The video format is predominantly 3G SDI often carried on SMPTE 311 M hybrid fibre/copper cables. “We installed fibre at every single location,” Elijah noted. “All the locations do have other cable infrastructure as required but the fibre is there due to the distance and the future proofing that it offers.

“These days, broadcast production units have fibre converter boxes for nearly everything. We have multiple fibre cores at any one location so the infrastructure can be used for video or audio and can enable future expansion of specific network connectivity. A fibre design offers substantial future proofing so that’s where everything is heading.”


  • More than 400 premium Tannoy CMS503 ICT-LP and 240 x CVS6 in-ceiling loudspeakers are installed in the hospitality suites. More than 300 premium AMS6 ICT and 120 x AMS8 DC surfacemount loudspeakers are installed in the general seating and undercover concourse areas.
  • 60 x OCV hanging pendant loudspeakers are installed in the food concession areas of the stadium.
  • 140 x VLS15 and VLS30 column speakers are installed in the general outdoor concourse areas, walkways and rail platforms
  • More than 100 compact lab.Gruppen Lucia 120/2M amplifiers are installed in the hospitality suites and corporate boxes which are integrated and controlled via RS-232 with the site-wide AV control system.


Daktronics dominates the Australian stadium LED screen market — with screens in 18 of the most significant stadiums. The two in Perth Stadium are the biggest stadium screens in the country.

Perth Stadium: 10.24m x 33.28m
Melbourne Cricket Ground: 13.17m x 25.24m
Sydney Cricket Ground: 10.97m x 24.87m
Adelaide Oval: 9.88m x 18.65m
Etihad Stadium: 6.58m x 12.8m
Skilled Park Stadium: 5.85m x 10.24m


The roster of ‘premium AV’ spaces includes 102 suites around the stadium, which are classed as corporate game-day facilities. Each suite comprises screens with access to local HDMI sources as well as the in-house IPTV system. Separate audio systems will allow patrons to play their own music or select the various video soundtracks. Each suite is managed by an integrated controller which operates the lights, in-room music, selects between the multiple HDMI inputs, and commands the in-house IPTV system.

Suites are only part of the Premium AV story. There are huge dining spaces, one of which can split into three function rooms. Local video feeds, IPTV or game-day feeds can be displayed on a pair of 200-inch projection screens, with audio handled by Tannoy VLS30 column speakers matched with dedicated subwoofers. The broadcast infrastructure extends throughout the function area providing presentation points that can be used for local broadcasting. Rounding out the function areas is the exclusive Chairman’s Club which even has its own dedicated video conferencing facility.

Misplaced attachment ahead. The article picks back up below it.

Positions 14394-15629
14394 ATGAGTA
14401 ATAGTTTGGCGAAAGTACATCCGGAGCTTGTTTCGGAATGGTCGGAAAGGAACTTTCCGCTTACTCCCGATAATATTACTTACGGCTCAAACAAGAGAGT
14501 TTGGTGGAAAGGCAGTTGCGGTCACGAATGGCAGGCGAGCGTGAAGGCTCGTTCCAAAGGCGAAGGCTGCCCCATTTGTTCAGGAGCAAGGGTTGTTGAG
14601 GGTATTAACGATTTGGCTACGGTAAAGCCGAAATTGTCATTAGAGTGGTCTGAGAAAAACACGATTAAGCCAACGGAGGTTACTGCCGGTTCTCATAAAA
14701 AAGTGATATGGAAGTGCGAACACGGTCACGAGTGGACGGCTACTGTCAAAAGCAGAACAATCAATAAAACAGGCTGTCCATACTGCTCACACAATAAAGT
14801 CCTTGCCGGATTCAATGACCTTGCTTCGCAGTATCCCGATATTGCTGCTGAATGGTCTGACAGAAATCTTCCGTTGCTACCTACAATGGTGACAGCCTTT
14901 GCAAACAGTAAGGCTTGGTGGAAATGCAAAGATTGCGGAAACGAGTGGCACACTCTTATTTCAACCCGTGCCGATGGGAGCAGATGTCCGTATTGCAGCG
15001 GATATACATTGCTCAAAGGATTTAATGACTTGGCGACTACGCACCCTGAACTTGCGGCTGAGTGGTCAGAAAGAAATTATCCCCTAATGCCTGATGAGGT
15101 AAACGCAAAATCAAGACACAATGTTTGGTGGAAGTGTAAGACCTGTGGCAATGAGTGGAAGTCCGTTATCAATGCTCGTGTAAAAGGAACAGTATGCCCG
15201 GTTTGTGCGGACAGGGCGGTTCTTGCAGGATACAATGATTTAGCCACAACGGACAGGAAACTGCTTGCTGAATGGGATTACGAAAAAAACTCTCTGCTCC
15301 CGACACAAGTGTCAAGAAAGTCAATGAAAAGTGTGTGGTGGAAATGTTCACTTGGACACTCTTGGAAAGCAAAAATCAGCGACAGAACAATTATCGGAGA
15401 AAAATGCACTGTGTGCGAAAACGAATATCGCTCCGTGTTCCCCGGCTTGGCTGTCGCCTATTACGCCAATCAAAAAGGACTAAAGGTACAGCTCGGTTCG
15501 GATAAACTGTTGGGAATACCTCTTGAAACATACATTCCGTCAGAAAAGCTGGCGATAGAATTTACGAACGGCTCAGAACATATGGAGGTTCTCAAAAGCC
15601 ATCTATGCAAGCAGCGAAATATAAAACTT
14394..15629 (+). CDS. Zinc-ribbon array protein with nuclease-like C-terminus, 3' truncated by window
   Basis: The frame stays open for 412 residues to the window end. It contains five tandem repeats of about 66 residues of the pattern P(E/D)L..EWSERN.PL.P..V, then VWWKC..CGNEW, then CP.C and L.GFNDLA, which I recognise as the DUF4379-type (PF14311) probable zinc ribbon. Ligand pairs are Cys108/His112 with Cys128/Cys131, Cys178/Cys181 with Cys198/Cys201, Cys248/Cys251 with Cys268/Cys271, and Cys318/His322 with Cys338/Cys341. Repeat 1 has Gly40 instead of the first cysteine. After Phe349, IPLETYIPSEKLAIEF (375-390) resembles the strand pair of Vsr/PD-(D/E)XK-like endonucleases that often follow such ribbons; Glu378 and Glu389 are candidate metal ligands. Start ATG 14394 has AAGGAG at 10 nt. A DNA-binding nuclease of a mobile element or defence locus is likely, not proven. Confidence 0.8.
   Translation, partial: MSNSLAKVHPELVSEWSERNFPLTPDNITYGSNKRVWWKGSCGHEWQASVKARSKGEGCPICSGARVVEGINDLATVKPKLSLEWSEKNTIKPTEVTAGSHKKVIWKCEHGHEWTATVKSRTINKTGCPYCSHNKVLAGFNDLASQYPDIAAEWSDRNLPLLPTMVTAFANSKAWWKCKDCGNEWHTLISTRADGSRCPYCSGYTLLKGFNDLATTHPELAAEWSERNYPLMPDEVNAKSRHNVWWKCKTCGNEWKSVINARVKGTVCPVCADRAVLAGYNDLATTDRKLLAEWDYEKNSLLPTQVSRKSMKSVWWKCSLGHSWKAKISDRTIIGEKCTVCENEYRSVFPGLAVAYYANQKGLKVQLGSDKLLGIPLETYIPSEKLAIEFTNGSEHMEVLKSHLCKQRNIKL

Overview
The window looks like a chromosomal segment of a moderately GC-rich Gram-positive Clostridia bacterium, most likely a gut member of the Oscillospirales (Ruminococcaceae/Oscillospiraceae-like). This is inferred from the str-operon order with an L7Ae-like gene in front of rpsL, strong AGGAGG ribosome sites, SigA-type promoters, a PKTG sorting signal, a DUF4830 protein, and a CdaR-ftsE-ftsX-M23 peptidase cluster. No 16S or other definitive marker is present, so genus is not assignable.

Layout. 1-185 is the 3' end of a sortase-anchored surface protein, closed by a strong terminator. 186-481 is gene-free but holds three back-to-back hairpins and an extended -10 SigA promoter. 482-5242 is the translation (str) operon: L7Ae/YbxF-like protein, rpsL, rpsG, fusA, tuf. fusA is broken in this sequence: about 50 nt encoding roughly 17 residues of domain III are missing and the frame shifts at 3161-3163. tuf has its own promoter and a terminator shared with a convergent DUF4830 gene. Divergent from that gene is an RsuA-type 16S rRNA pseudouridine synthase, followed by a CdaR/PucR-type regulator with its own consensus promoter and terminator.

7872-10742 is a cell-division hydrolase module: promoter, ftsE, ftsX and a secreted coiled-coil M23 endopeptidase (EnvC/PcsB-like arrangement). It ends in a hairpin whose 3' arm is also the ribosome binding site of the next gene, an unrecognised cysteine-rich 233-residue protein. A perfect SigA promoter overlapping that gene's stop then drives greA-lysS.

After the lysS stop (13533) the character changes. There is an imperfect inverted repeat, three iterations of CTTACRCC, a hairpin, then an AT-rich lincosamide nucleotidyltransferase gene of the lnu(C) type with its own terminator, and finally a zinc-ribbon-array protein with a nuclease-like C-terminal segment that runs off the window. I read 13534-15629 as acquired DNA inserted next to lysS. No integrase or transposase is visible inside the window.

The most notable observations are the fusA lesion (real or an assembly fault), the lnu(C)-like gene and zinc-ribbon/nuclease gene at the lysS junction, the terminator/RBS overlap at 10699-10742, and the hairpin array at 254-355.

In a stadium, the main PA system (or bowl PA as it is referred to) is always going to present challenges — and this was no exception. The Rutledge AV crew really had to pull out all stops to create a super sound to go with the stadium’s two massive Daktronic screens — more on those later. Rutledge AV started from a specification provided by the State, which posed some very challenging performance criteria.

The brief called for a Speech Transmission Index (STI) of 0.6 across the seating areas with the capability to achieve 102dB at the seating level (to rise above the noise of a boisterous crowd). So they set to work with an EASE modelling system and worked backwards to arrive at a suitable hardware solution. The system chosen was based on Nexo GEO S-12 components and local support for the brand was crucial.

“Nexo was obviously a very good system, with both the clarity needed and the power to perform to the expected criteria,” Elijah explained. “But also the local Australian supplier of Nexo, Group Technologies, has a very good understanding of the structural components and had some pretty savvy design around how the line arrays could be housed. So they worked very closely with us to deliver those structural components which were a big part of installing the bowl PA system.”

Getting the structural and mounting issues right was crucial, as Elijah explained: “By the time we got to the point of detailed design,” he recalled, “the stadium itself had been in design for three or four years. The roof structure and everything else had already been manufactured. So having decided that line arrays were the best solution to the acoustics, we faced very strict criteria around where we could suspend them, since the roof structure was nearly all fabric.”


The impressive LED displays in the bowl are a story unto themselves.

The Daktronics displays themselves are 10.24m by 33.28m (some 8 million pixels, all up) but the horsepower and manpower behind these monsters is even more impressive.

The turnkey contract with Brookfield Multiplex was for the design, build, installation and maintenance for all LED displays and control system at Optus Stadium. The sheer scale and complexity of the operating functionality and integration with the audiovisual system is by far the most advanced and complicated installation within Australia.